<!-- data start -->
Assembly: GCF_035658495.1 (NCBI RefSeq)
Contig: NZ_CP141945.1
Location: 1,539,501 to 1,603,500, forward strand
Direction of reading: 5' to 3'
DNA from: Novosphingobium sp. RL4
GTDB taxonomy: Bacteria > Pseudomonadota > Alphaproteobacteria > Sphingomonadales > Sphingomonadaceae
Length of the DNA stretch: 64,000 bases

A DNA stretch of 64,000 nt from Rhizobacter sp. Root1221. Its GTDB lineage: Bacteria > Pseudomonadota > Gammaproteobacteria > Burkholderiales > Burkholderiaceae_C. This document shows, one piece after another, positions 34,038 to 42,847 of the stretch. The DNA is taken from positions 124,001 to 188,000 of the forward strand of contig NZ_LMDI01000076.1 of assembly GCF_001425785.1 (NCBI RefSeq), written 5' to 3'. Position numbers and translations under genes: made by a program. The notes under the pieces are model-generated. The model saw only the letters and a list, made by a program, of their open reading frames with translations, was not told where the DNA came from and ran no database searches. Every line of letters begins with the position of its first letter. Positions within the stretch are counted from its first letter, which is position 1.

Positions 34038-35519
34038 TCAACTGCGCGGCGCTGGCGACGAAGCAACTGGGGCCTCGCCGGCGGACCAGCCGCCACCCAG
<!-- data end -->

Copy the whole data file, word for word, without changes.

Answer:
Assembly: GCF_035658495.1 (NCBI RefSeq)
Contig: NZ_CP141945.1
Location: 1,539,501 to 1,603,500, forward strand
Direction of reading: 5' to 3'
DNA from: Novosphingobium sp. RL4
GTDB taxonomy: Bacteria > Pseudomonadota > Alphaproteobacteria > Sphingomonadales > Sphingomonadaceae
Length of the DNA stretch: 64,000 bases

A DNA stretch of 64,000 nt from Rhizobacter sp. Root1221. Its GTDB lineage: Bacteria > Pseudomonadota > Gammaproteobacteria > Burkholderiales > Burkholderiaceae_C. This document shows, one piece after another, positions 34,038 to 42,847 of the stretch. The DNA is taken from positions 124,001 to 188,000 of the forward strand of contig NZ_LMDI01000076.1 of assembly GCF_001425785.1 (NCBI RefSeq), written 5' to 3'. Position numbers and translations under genes: made by a program. The notes under the pieces are model-generated. The model saw only the letters and a list, made by a program, of their open reading frames with translations, was not told where the DNA came from and ran no database searches. Every line of letters begins with the position of its first letter. Positions within the stretch are counted from its first letter, which is position 1.

Positions 34038-35519
34038 TCAACTGCGCGGCGCTGGCGACGAAGCAACTGGGGCCTCGCCGGCGGACCAGCCGCCACCCAG